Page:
Letter from Saskatchewan

US cotton: poster subsidy farmers
get billions to produce, market crop

By Paul Beingessner

Meet Paul

Saskatchewan farmer Paul Beingessner has missed only a handful of deadlines in writing a weekly column during the past eight years. He covers Canadian agriculture from a High Plains perspective. His straight-talk style informs readers about corporate influence in national and international agriculture, national ag politics on both sides of the border, and why some farmers do the things they do. Click here for more information about Paul.

TRUAX, Saskatchewan, Canada, November 11, 2003: George Bush's American government is dedicated to promoting free markets around the world. At least that's what it would like you to believe. The truth might be somewhat different. True, the U.S. is determined to turn Iraq into a bastion of free enterprise, and has decided to rewrite Iraqi laws to reorganize its economy to fit that model.

But the U.S. appears content to follow the maxim of bad parents everywhere: "Do as I say, not as I do". Nowhere is this more evident than in Bush's handling of the rebuilding of Iraq. Is this being done in the model of the free market, where the best price, the lowest bidder, gains the business? No, it's being done in the best model of pork barrel politics where the Administration's friends procure multi-billion dollar contracts in a secret process hidden from any public scrutiny.

Of course this attitude among American governments is not limited to foreign policy. The American attitude to cotton is another example. Cotton farmers are "batten" a thousand when it comes to collecting government subsidies. In 2001/2002, the 25,000 American cotton farmers pocketed nearly $3.9 billion in subsidies from American taxpayers. Without those subsidies, cotton growers in the U.S. simply wouldn't be able to survive. Or so they will quickly tell you.

Cotton is also produced in many other countries, especially some of the poorest African countries where cotton is the mainstay of some economies. As you might imagine, American consumers use a lot of cotton to stay up with the latest fashions. Hence the American market is attractive to cotton producers but relatively inaccessible since the large subsidies keep production high in the U.S. and prices relatively low.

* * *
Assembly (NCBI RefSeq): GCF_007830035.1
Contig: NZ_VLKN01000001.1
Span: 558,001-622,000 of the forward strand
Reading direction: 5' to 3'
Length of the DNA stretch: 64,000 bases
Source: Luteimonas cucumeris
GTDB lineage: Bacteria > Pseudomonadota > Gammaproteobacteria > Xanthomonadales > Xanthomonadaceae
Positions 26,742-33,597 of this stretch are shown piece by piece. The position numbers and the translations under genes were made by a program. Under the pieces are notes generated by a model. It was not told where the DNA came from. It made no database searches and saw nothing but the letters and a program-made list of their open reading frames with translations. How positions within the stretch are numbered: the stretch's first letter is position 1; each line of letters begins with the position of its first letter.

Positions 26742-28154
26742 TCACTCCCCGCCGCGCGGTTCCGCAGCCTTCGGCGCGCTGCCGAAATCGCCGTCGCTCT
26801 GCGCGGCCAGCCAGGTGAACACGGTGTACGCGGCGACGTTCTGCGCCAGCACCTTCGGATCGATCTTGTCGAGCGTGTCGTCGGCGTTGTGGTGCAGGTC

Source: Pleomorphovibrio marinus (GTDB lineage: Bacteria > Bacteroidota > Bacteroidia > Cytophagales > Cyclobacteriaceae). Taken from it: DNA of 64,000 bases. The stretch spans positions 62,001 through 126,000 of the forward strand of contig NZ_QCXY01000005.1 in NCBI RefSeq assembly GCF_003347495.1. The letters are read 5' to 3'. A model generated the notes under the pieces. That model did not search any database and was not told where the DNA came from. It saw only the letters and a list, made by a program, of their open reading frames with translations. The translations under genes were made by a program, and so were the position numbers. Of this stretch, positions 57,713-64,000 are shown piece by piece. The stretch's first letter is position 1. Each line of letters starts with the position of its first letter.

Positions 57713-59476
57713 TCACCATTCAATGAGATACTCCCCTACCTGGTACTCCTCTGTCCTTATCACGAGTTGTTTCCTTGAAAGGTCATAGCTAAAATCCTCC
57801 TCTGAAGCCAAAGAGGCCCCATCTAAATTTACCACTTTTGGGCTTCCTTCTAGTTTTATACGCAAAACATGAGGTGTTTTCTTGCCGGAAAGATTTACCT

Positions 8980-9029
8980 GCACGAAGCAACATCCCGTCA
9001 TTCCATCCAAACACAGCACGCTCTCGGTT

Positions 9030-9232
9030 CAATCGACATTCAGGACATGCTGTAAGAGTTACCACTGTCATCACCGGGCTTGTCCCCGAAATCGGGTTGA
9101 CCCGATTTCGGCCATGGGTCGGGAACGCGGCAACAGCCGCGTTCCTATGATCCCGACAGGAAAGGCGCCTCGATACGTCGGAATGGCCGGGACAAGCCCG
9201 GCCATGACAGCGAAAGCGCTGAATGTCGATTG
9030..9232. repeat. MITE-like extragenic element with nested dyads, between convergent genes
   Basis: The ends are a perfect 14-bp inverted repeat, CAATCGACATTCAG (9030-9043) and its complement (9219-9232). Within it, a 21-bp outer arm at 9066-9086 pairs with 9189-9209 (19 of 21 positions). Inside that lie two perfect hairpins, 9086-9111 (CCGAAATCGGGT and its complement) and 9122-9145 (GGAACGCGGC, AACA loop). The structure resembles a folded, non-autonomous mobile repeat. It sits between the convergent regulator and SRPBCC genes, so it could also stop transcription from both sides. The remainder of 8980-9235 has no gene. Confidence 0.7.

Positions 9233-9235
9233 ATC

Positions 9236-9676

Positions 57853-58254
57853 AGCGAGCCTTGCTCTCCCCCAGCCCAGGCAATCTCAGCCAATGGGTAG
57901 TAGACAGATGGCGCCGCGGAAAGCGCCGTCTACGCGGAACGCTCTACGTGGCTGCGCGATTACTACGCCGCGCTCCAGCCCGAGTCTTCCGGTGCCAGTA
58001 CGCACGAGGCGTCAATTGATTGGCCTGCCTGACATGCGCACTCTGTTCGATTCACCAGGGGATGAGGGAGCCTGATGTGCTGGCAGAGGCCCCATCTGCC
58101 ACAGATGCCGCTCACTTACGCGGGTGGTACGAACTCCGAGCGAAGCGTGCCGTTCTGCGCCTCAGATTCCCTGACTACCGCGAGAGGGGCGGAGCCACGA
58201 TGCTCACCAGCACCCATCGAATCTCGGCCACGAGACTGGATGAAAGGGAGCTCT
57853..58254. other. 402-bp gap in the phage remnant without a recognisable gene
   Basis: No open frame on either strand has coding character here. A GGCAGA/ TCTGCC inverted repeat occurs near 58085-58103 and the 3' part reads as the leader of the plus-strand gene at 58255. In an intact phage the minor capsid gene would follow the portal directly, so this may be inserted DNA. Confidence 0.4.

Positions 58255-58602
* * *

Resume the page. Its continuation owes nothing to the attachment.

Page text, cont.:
Cotton is a textbook case for free trade. Poor countries have it and produce it cheaply. A rich country is a high cost producer but produces lots of it anyway because of subsidies that encourage production. Just the place for a good dose of free trade/free market economics. Of course, for that to happen the rich country would have to believe in the free market.

Looking at this from the vantagepoint of a country, Canada, that isn't exactly a mecca for cotton production, it all looks pretty sad. Some of the poorest countries of the world are suffering because world cotton prices are depressed. American cotton farmers rake in billions. Now, in fairness, I suspect those farmers are not all getting rich. The ones who own their land are likely doing pretty well, while the ones that rent or are buying land are likely paying small fortunes for the privilege of farming.

But what really ices the cake in the cotton situation, is that the subsidies don't end with the farmer. It turns out that cotton users -- in this case American companies that turn that cotton into cloth-- have to be bribed to purchase American cotton. Between 1995 and 2002, the government paid $1.68 billion to these companies under the "upland cotton marketing certificate program." Even that bastion of free markets, Cargill, received more than $87 million to purchase cotton.

Cotton was a hot topic at the failed world trade talks in Cancun, Mexico. Some Third World countries demanded concessions on cotton from the U.S. What they got instead was the suggestion that they grow something else. Cotton became a contributing factor to the failure of the talks.

Hypocrisy, corruption, pork-barrel politics, and the rhetoric of free trade seem to go together. None of this is new or surprising to farmers. Cotton farmers, like farmers everywhere, focus on trying to protect their turf. We all want free trade for our exports and protection from imports. If our buyers can be bribed to purchase our products, so much the better. We've built entire farming systems around these principles.

And it even works occasionally for a few farmers. These are almost always in rich countries. Farmers in poor countries are generally the victims. Mostly, this system is increasingly failing farmers everywhere. The way farmers conduct their businesses is at the root of their problems. In a free market, low prices discourage production. Farmers, on the other hand, respond to low prices by trying to increase production. They sell their production, as individuals, to a small group of buyers, purchase inputs from a small number of sellers and generally have virtually no market power. They compete for land with any number of investors, hobby farmers and speculators. This situation is true for most of the world's farmers.

Farmers are gradually becoming aware that they can't solve their problems by the simple application of free market theory. Markets are seldom free and the economic powers-that-be seldom really want them that way. If there are solutions to this dilemma, they will be solutions that work for farmers everywhere, not just solutions that appear to work for a few. The global economy has left us no other choice.

© Paul Beingessner, beingessner@sasktel.net . The author is a columnist, transportation consultant and third-generation farmer in Truax, Saskatchewan.